Have you noticed that your air conditioner isn’t blowing cold air? If you’ve already checked your thermostat settings, as well as replaced your air filters, there’s a good chance there’s another problem at hand.
When you take a look inside your outdoor condenser unit, you may have found that your evaporator coils are frozen, and now, you may be asking, “Why did my air conditioner coils freeze up?”
In this article, we’ll be discussing just what your evaporator coils do, a few of the reasons why air conditioner coils freeze up, and what your next step should be. With this information, we hope you’ll be able to solve your AC troubles ASAP!
How Do Your Evaporator Coils Work?
Before diagnosing the issue, it’s important to understand how your evaporator coils work. Your air conditioner does its job using refrigerant. The refrigerant pulls the heat from the air inside your home, and your evaporator coils play a vital role in doing so.
Your evaporator coils help to cool down the refrigerant, so that the refrigerant can absorb the heat from the air in your home. First, the refrigerant passes through the evaporator coils, and as it does so, the fan blows air on the coils, which helps to cool the refrigerant and turn it into a gas. Once in this state, the refrigerant can absorb heat and continue the cycle of your AC cooling your home.
During this process, your evaporator coils should be cool, or around 40 degrees. When your evaporator coils freeze, and prevent the proper flow of the refrigerant, your AC unit won’t be able to do its job. Oftentimes, you can spot frozen evaporator coils with your own eyes, as the frozen condensate will appear like crystals on your evaporator coils and your refrigerant lines.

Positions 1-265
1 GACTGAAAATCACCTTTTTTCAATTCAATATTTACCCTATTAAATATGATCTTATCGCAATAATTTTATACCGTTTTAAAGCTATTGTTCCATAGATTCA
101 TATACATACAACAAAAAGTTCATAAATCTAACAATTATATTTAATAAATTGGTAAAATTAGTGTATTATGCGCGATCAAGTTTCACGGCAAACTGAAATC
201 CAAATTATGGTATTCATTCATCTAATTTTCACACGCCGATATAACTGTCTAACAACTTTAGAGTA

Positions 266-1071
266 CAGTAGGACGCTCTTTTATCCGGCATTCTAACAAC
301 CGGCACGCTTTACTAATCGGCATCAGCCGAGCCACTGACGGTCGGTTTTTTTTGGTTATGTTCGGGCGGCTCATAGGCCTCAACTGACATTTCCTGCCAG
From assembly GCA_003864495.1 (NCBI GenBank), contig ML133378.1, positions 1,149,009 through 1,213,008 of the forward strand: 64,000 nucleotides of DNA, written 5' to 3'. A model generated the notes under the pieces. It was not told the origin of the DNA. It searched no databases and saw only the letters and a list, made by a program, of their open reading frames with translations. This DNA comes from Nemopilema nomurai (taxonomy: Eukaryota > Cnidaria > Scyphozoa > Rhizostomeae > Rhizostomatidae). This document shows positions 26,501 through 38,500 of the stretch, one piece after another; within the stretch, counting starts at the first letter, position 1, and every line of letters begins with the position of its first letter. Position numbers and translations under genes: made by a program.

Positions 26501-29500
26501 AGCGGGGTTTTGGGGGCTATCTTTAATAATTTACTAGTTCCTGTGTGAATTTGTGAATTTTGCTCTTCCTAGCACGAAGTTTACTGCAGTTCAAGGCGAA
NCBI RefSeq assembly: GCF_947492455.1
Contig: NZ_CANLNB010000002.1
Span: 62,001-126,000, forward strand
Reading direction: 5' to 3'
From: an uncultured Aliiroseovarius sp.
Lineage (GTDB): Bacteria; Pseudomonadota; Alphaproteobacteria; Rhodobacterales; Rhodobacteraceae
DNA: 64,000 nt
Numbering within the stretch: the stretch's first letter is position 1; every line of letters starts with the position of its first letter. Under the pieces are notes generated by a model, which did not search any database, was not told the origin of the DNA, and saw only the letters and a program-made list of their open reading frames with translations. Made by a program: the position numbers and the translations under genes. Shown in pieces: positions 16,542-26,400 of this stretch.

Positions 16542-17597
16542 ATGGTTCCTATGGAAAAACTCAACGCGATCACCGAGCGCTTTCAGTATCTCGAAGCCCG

What Causes Them to Freeze?
While there are many reasons your evaporator coils may be frozen, there are two primary causes that may be to blame. Let’s take a moment to look a bit further into them.
1. Your system is experiencing restricted airflow.
The first reason why your evaporator coils may be frozen is your air conditioner is experiencing restricted airflow. The problem with restricted airflow is that it causes your system to overwork, thereby causing your unit to cool the refrigerant more than necessary and freeze your evaporator coils.
Clogged air filters can cause restricted airflow. Thankfully, you can replace your air filters yourself. However, if the issue is more significant, such as damaged ductwork or a broken blower motor, you will most likely need the help of an HVAC professional to identify and repair the issue.
2. Your system is low on refrigerant.
When restricted airflow isn’t the issue, there’s a strong chance that low refrigerant levels are the cause of your AC troubles. Much like how restricted airflow can cause your air conditioner to overwork itself, your system can also overwork itself when low on refrigerant. In addition to this, the lack of pressure from the missing refrigerant can cause your evaporator coils to become even cooler than they should be.
Unfortunately, when your system is low on refrigerant, it’s often indicative of a refrigerant leak. For more tips on how to identify a such a leak, consider reading our article: AC Refrigerant Leak Signs You Should Know. With that said, if your system has a refrigerant leak, you’ll most likely need to replace your entire HVAC system.
What Should You Do Next?
We’ve discussed just some of the reasons why your air conditioner coils could be freezing up. Once you have identified the cause of the issue, it’s time to be proactive and get your system fixed! Most likely, you’ll want to get in touch with an HVAC professional who has the knowledge and skills to solve your AC troubles as soon as possible.
At Edge Heating & Air, our team has been repairing and upgrading heating and air conditioning systems for over 15 years. With our 24/7 emergency services, we can send an HVAC technician straight to your door to find out exactly why your air conditioner coils are freezing up.
To repair your AC, call (951) 304-9658 or schedule your service online.